Ceramic tile is a safe bet for nearly any style and budget. Options for color, size, shape and pattern are nearly limitless, so you can create the look that suits your tastes, whether you prefer country or contemporary.
Pros: Ceramic tile is an attractive, affordable, durable and easy-to-clean flooring choice.
Cons: It can be hard and unpleasant to stand on for long periods of time; cushioned mats can be used to offset that discomfort. Tile can crack as floors settle, and a glass dropped on it is almost sure to shatter. When wet, tile floors can be slippery. Also know that grout needs periodic sealing and special cleaning to keep stains at bay.
Porcelain tile is a subtype of ceramic tile and comes in countless shapes, colors and styles.
Pros: Porcelain tile is created with color all the way through the tile, so damage is less likely to show.
Cons: The tiles are even harder than ceramic, so standing on them for long periods of time can be uncomfortable. Grout requires periodic sealing and special cleaning to keep it looking fresh.
Wood flooring has made a major comeback in both new and remodeled homes. Wood’s popularity has always been strong — especially oak, maple, cherry and mahogany.
Pros: Wood floors are comfortable underfoot and have a warm appearance that seamlessly blends the kitchen with adjacent living spaces. They’re considered a good investment, often increasing the value of a home.
Cons: Wood floors are susceptible to water damage and scratches. Floors can be finished with oil and wax, but this finish is less resilient in a kitchen setting and requires regular waxing. Wood flooring that is factory-pretreated is often a more durable choice for a kitchen. Wood floors in kitchens typically need to be resealed every five or six years.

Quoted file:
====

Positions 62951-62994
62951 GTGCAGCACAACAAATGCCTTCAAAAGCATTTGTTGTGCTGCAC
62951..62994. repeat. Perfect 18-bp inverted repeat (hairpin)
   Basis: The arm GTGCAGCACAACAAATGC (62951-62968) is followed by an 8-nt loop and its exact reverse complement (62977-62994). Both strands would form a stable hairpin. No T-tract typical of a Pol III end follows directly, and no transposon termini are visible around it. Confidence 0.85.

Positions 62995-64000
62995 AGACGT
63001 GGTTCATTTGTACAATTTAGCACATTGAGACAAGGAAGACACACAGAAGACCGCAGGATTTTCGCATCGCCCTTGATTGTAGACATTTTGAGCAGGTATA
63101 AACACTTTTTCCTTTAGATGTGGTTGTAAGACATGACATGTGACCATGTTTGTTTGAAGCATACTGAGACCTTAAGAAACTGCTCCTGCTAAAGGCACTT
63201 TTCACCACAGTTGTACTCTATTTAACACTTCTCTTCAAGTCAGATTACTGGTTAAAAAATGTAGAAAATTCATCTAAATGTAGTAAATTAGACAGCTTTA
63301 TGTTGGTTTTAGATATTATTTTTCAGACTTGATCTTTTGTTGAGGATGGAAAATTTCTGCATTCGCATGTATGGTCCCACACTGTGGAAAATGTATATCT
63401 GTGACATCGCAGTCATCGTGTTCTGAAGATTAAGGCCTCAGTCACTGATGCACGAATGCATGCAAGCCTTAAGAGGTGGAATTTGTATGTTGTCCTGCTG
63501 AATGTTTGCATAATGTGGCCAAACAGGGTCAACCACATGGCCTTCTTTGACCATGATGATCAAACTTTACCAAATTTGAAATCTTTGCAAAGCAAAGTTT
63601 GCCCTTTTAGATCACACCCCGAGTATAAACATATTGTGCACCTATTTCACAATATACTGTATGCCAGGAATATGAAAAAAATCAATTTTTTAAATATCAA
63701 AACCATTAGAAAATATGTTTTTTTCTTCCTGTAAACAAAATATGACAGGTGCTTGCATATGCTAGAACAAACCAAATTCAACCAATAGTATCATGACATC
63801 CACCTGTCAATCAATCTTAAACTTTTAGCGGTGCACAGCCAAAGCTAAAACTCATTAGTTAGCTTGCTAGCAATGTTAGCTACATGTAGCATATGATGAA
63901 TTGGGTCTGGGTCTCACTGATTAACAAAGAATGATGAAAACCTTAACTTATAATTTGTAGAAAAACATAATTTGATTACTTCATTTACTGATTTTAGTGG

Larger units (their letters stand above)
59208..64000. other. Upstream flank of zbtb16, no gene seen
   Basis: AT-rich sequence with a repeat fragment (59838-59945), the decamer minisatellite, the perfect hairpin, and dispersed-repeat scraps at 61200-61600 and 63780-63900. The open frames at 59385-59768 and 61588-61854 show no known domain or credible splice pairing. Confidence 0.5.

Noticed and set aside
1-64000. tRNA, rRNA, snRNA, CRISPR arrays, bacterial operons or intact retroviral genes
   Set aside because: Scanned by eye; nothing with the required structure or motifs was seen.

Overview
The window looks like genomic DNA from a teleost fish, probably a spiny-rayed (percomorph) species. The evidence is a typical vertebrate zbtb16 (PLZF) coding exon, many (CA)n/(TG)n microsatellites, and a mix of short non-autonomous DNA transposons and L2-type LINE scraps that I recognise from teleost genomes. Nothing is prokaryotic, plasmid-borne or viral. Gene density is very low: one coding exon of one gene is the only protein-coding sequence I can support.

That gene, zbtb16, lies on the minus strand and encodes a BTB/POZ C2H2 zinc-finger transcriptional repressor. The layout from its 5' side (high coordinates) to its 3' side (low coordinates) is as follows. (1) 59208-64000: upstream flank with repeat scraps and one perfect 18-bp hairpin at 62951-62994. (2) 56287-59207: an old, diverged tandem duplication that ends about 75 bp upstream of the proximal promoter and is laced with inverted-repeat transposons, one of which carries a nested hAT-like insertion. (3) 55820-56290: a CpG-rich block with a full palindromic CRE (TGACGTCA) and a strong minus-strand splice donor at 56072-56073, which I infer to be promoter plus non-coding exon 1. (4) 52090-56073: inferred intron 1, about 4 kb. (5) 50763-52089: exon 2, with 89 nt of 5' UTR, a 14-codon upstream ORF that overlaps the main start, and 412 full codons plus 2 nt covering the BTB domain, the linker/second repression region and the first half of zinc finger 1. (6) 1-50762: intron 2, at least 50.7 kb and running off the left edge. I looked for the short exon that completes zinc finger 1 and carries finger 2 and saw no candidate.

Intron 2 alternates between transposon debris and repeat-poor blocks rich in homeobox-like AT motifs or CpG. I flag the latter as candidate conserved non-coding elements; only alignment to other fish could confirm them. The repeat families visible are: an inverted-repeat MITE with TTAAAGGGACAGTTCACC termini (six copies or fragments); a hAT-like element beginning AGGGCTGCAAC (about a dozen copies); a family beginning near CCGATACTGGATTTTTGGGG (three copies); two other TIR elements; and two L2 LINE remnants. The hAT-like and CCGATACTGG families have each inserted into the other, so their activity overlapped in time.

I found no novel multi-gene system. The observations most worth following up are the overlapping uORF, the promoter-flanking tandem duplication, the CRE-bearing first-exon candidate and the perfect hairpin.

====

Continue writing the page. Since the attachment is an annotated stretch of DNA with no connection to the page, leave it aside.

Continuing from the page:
Laminate flooring comes in a variety of styles imitating natural dark wood, light wood, bamboo or stone. Its affordability makes it attractive to many homeowners.
Pros: Laminate flooring can be installed directly over existing flooring, significantly reducing labor. The product is less expensive than hardwood or tile. Laminate flooring is less prone to scratches and marring than natural wood flooring.
Cons: Water exposure can cause laminate flooring to buckle or warp. Laminate cannot be refinished and has a significantly shorter lifespan than natural wood flooring or tile.
Vinyl flooring comes in either tiles or sheets. Available in a wide range of colors, designs and styles, vinyl is easy to cut. Vinyl sheets often require professional installation, but the tiles are a fairly easy do-it-yourself project.
Pros: Vinyl floors are durable, long-lasting and are often backed by warranties of 15 years or longer. Vinyl can be installed directly over the subfloor or over a previous vinyl or linoleum installation. These floors are easy to clean and offer the kind of cushioning desired by those who spend a lot of time standing.
Cons: Vinyl is manufactured using polyvinyl chloride (PVC), and this causes the flooring material to emit volatile organic compounds (VOC) into the air, especially when the flooring is new. Drop a knife on your vinyl floor? Slide a chair across it? Be careful: Vinyl can easily be scratched or gouged.
Concrete can be a beautiful, low-maintenance and sustainable option for residential kitchens.
Pros: Concrete flooring is tough. While it’s possible to scratch or chip a concrete surface, you’d have to work pretty hard at it. A sealed and properly maintained concrete floor can last indefinitely. Concrete can be mixed and set to achieve an endless variety of color and textural effects.
Cons: Concrete floors are hard — if you drop a plate on one, it’s likely to break. They can also be uncomfortable to stand on for long periods of time. Concrete floors need to be sealed or waxed every three to nine months, depending upon the level of traffic.
See the original article at Zillow.